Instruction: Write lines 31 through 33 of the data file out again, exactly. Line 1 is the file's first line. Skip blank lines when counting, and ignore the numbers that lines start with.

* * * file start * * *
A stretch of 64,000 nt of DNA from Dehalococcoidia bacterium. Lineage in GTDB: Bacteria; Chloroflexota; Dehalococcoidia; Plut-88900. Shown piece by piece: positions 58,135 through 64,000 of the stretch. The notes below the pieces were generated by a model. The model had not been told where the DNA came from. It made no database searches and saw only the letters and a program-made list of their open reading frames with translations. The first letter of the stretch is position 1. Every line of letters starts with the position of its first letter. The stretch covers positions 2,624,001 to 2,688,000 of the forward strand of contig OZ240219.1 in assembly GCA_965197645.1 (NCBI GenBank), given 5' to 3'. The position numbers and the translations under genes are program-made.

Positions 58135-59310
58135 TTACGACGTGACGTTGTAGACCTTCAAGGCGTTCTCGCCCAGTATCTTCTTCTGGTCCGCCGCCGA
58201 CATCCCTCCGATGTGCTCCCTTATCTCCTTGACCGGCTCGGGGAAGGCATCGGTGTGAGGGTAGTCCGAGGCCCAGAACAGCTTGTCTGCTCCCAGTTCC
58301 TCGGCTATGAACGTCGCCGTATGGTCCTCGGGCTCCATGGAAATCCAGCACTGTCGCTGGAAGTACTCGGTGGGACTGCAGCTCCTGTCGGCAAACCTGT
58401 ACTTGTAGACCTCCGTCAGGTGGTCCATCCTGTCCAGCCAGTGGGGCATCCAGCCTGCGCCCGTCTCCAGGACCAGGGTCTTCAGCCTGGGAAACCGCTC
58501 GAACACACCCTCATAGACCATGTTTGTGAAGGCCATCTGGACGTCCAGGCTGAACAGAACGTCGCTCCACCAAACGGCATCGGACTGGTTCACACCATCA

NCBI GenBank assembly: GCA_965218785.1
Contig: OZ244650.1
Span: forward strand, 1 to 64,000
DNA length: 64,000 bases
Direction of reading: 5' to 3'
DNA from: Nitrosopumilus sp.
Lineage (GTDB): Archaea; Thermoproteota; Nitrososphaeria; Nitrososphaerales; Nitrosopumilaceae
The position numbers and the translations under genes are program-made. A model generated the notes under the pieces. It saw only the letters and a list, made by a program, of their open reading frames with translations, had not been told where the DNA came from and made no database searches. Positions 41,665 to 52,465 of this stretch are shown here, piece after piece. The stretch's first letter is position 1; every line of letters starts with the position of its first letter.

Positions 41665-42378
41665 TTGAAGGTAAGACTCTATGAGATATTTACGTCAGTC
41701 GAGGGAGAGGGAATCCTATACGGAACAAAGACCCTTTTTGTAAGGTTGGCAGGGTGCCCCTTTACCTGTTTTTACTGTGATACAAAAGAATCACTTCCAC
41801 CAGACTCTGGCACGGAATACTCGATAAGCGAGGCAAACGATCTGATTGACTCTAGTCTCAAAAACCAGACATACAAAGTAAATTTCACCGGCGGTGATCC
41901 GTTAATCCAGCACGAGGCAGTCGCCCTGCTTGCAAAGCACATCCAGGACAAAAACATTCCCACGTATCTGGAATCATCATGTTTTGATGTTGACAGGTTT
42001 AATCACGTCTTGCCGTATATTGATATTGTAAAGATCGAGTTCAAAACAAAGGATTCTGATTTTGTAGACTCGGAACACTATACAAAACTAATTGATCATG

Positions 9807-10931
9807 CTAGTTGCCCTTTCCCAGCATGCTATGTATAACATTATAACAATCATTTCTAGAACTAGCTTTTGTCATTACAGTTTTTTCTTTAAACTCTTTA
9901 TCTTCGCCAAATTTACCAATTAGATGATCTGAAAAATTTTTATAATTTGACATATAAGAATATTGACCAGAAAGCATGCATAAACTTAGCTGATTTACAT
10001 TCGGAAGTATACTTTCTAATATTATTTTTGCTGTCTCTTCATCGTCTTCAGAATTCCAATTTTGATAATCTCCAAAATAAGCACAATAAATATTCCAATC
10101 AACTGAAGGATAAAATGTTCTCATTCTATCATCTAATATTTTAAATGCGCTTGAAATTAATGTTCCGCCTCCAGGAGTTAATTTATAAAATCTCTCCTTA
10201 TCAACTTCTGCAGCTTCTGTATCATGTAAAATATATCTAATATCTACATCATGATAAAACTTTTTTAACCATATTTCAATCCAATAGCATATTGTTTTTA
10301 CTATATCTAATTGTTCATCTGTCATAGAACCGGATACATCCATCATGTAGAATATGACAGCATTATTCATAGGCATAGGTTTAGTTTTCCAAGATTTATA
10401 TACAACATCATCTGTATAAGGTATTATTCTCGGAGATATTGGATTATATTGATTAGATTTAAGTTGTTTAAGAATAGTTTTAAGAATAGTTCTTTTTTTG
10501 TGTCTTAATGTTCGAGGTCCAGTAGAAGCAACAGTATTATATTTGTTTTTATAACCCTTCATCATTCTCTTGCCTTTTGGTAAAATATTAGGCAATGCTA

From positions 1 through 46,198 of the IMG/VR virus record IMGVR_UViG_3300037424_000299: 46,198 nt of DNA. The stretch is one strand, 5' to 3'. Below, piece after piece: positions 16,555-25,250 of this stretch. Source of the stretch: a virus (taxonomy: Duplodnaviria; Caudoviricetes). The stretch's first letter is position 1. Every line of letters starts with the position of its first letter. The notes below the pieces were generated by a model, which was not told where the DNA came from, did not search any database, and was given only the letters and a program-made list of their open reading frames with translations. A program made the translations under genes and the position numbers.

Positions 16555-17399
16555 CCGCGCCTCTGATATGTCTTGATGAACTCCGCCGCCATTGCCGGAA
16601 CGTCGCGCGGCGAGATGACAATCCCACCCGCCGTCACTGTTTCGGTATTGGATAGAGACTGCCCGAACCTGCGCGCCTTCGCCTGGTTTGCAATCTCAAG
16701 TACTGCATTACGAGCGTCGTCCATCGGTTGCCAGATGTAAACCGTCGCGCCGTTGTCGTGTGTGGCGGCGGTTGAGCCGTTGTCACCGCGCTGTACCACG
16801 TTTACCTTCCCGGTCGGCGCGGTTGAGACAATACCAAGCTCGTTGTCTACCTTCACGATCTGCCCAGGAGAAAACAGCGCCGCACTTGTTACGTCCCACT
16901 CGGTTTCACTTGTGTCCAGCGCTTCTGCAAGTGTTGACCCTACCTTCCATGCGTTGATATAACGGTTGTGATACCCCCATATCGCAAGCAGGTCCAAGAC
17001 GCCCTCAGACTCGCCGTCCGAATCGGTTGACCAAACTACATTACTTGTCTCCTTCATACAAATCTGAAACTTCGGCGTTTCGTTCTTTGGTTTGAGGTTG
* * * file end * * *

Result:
From positions 1 through 46,198 of the IMG/VR virus record IMGVR_UViG_3300037424_000299: 46,198 nt of DNA. The stretch is one strand, 5' to 3'. Below, piece after piece: positions 16,555-25,250 of this stretch. Source of the stretch: a virus (taxonomy: Duplodnaviria; Caudoviricetes). The stretch's first letter is position 1. Every line of letters starts with the position of its first letter. The notes below the pieces were generated by a model, which was not told where the DNA came from, did not search any database, and was given only the letters and a program-made list of their open reading frames with translations. A program made the translations under genes and the position numbers.

Positions 16555-17399
16555 CCGCGCCTCTGATATGTCTTGATGAACTCCGCCGCCATTGCCGGAA